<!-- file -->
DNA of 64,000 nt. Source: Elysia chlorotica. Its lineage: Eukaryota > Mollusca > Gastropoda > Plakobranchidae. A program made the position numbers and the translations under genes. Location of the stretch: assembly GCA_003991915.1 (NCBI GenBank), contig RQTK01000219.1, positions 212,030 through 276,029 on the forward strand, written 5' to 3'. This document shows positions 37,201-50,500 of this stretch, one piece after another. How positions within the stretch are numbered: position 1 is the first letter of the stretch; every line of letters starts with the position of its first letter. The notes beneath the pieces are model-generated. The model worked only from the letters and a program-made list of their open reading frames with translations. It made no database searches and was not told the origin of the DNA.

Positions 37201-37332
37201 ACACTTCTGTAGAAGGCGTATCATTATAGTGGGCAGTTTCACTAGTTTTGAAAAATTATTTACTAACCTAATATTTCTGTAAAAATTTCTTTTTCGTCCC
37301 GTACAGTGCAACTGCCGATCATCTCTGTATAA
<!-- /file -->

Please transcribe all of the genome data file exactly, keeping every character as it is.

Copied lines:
DNA of 64,000 nt. Source: Elysia chlorotica. Its lineage: Eukaryota > Mollusca > Gastropoda > Plakobranchidae. A program made the position numbers and the translations under genes. Location of the stretch: assembly GCA_003991915.1 (NCBI GenBank), contig RQTK01000219.1, positions 212,030 through 276,029 on the forward strand, written 5' to 3'. This document shows positions 37,201-50,500 of this stretch, one piece after another. How positions within the stretch are numbered: position 1 is the first letter of the stretch; every line of letters starts with the position of its first letter. The notes beneath the pieces are model-generated. The model worked only from the letters and a program-made list of their open reading frames with translations. It made no database searches and was not told the origin of the DNA.

Positions 37201-37332
37201 ACACTTCTGTAGAAGGCGTATCATTATAGTGGGCAGTTTCACTAGTTTTGAAAAATTATTTACTAACCTAATATTTCTGTAAAAATTTCTTTTTCGTCCC
37301 GTACAGTGCAACTGCCGATCATCTCTGTATAA